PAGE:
Laguna Beach and the Urban Wilderness


Laguna Beach is known internationally as a glamourous seaside resort, but what makes the city truly magical is its unique geography and artistic legacy. Leafy, uncut parks, public art, and urban wilderness are backbone components, along with the countless incredible houses and eclectic architecture that characterize Laguna's landscape and built environment. This week L.A. Letters spotlights Laguna Beach with a focus on the Laguna Greenbelt and the area's cultural history.

The seven miles of coastline that make up Laguna can easily be considered one of the nicest stretches of beach in California. Nestled between Dana Point and Newport Beach, Laguna's exceptional geographic placement owes much to the San Joaquin Hills. Extending from Newport to San Juan Capistrano for about 16 miles, the San Joaquin Hills are a small range of foothills with coastal sagebrush and chaparral grasslands, and known for many steep cliffs dropping into the ocean that make dramatic vistas and quaint seaside coves. Surrounding Laguna Beach on all sides, the highest point in city limits is just over 1000 feet. Skip Hellewell, author of the book "Loving Laguna" writes, "That coastal range forms our marine layer, the seasonal fog bank that's our natural air conditioner."

The hills make it so that there are only three ways to enter the city: from the north on Pacific Coast Highway (PCH) coming from Newport, from the south on PCH coming from Dana Point, and from the east on the 133 through Laguna Canyon. This topography also makes for a bottleneck and outlandish traffic, but like everything else in these times, it did not begin that way.

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Initially the geographic isolation helped preserve the city and keep the development under control. During the Spanish era, Laguna was one of the only coastal areas that remained unclaimed; only a small portion was a part of any rancho holdings. Homesteaders of the 1870s and the boom of the 1880s began the gradual rise of what would become the place we know today. Some of the cottages in North Laguna remain from the Victorian era. An arts colony came to rise after the turn of the 20th century, with the breathtaking views and picturesque cliffs of Laguna making the area a mecca for California Impressionists painters. Hellewell writes, "These were the plein air painters, and in the work of these early California impressionists, one can see a deep reverence for Nature. The survival of the early colony was ensured when that town hall was converted into a gallery to sell their art."

The film industry also came to Laguna around this time. The iconic Hotel Laguna, built in 1930 in Mission Revival style, not only appeared in many films, but many of the stars that stayed there ended up buying homes in the area. As much as the city became a wealthy place on the coast it maintained an independent, bohemian, and counterculture spirit all the way into the 1980s.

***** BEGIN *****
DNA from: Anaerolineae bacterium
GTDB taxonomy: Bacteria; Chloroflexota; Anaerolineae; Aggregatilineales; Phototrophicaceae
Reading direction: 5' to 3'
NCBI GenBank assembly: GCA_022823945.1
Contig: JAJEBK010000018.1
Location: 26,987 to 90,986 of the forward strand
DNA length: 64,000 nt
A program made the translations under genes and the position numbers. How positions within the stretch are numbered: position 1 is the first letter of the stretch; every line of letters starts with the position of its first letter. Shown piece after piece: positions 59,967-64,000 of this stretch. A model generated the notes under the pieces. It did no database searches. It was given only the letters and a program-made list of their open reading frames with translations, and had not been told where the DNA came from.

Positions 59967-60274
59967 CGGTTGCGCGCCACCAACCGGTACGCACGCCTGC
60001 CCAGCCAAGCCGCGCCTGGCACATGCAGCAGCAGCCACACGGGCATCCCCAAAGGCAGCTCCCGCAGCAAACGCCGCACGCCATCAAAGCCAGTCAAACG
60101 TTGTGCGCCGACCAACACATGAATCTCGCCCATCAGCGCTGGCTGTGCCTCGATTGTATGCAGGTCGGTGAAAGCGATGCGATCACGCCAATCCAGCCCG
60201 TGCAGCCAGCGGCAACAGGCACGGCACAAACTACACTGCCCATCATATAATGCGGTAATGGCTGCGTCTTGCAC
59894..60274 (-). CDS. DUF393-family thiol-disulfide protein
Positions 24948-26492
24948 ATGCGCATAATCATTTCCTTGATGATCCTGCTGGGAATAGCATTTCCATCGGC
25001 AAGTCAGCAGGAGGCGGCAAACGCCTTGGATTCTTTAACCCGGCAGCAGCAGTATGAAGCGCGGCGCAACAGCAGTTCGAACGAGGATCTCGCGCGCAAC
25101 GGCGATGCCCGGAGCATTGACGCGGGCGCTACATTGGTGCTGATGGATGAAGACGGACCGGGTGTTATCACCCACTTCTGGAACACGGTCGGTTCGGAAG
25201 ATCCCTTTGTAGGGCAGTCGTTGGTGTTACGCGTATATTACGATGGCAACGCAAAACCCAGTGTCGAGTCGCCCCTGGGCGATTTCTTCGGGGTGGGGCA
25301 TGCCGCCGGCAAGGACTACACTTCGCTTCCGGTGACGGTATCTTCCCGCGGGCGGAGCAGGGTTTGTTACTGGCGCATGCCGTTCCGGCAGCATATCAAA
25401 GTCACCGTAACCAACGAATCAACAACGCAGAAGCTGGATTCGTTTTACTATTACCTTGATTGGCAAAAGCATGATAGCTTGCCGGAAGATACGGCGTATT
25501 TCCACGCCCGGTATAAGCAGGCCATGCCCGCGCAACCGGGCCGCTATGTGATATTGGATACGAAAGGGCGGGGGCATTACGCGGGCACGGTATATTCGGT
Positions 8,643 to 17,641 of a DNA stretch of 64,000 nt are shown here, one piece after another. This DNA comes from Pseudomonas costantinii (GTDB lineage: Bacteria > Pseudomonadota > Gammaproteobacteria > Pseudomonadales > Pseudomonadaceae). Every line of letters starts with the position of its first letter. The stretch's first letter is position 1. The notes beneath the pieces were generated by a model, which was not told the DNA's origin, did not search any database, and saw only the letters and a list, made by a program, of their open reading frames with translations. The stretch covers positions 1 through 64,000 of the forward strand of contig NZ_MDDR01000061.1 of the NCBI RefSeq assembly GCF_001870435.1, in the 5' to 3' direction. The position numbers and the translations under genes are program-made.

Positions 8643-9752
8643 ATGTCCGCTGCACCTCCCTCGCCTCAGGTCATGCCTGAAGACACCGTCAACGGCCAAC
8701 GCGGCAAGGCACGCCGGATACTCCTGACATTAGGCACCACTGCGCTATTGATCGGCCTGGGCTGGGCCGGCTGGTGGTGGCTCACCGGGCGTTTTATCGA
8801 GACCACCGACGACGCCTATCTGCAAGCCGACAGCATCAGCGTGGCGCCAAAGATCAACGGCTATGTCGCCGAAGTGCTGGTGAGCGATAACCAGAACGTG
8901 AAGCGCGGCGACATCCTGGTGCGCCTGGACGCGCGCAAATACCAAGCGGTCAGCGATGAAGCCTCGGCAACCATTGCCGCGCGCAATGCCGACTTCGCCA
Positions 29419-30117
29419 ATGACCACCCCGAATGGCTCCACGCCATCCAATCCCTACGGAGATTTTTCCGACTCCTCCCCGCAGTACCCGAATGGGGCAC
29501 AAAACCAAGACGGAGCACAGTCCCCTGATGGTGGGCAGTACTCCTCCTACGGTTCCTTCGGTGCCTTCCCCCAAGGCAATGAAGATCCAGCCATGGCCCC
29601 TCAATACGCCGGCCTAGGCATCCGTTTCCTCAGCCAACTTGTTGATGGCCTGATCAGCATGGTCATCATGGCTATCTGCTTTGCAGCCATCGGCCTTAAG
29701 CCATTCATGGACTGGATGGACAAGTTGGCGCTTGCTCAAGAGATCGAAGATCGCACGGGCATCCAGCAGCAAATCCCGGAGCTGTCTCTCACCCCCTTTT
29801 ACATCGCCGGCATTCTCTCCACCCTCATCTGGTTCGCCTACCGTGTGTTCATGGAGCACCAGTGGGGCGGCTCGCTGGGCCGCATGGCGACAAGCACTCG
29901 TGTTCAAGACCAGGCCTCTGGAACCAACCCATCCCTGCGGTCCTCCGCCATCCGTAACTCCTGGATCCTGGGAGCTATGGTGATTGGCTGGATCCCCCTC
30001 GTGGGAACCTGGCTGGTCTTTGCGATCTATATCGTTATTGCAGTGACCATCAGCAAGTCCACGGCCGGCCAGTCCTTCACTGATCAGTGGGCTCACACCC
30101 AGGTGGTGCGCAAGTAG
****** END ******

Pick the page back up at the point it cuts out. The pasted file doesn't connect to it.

Many writers have also called Laguna home over the years, including the new U.S. Poet Laureate Charles Wright, who lived in Laguna when he was a UC Irvine Professor in the 1970s. Another Laguna poet is John Gardiner, a current professor at Irvine. Over the years writers like Theodore Taylor and other noted scribes like Lawrence Clark Powell, Ward Ritchie and John Steinbeck passed through and wrote in Laguna. Laguna Beach during these years shared currents with Berkeley, Santa Cruz, and Bolinas. Some traces of that remain today, but the high cost of real estate has definitely made Laguna in 2014 much different than the 1970s and when figures like Timothy Leary called the town home.

Laguna has also had a long association with surfing and surf culture. Hobie Surfboards began in the city during the 1950s, just before the surf craze went international courtesy of films like "Endless Summer" and musicians like Dick Dale and the Beach Boys. Hellewell calls Laguna Canyon, "the Silicon Valley of the surf industry."

Laguna Beach ca. 1956 | Postcard via Alden Jewell/Flickr/Creative Commons

Twenty-seven year old Heather Patton grew up in Laguna Beach, and graduated from the Laguna College of Art and Design. She told me what it was like growing up in Laguna: "All of my friends' houses, including mine, had some weird quirk -- like a secret door in the floor of the kitchen pantry with a tunnel to the backyard shed, a loft full of plants, or a 'swimming hole' (literally a hole in the ground with fresh water)." Patton recalled an idyllic childhood of wandering the canyons and running into unique installations and found art. "You could walk through the canyon, not too far in at all really, and look down the end of a steep hill to find a Volkswagen beetle in the middle of a bunch of overgrown plants." Patton credits her years of early adventures and exploring Laguna for her interest in art and design: "I'm more curious and creative because of my childhood there."

Skip Hellewell titled one of the chapters in his book, "How the artists saved Laguna." This statement is true on so many levels. The world famous The Laguna Art Museum traces its roots back to 1918. Over the years the museum evolved and become known as a museum exclusively for California art. Their websites states, "the museum enhances the public's knowledge and enjoyment of California art and encourages art-historical scholarship in this field. Unlike any other museum in the state, it collects California art and only California art, and ranges across all periods and styles, nineteenth-century to present-day." Over the years they have featured great California artists like Rick Griffin, known for his psychedelic posters and artwork for the Grateful Dead.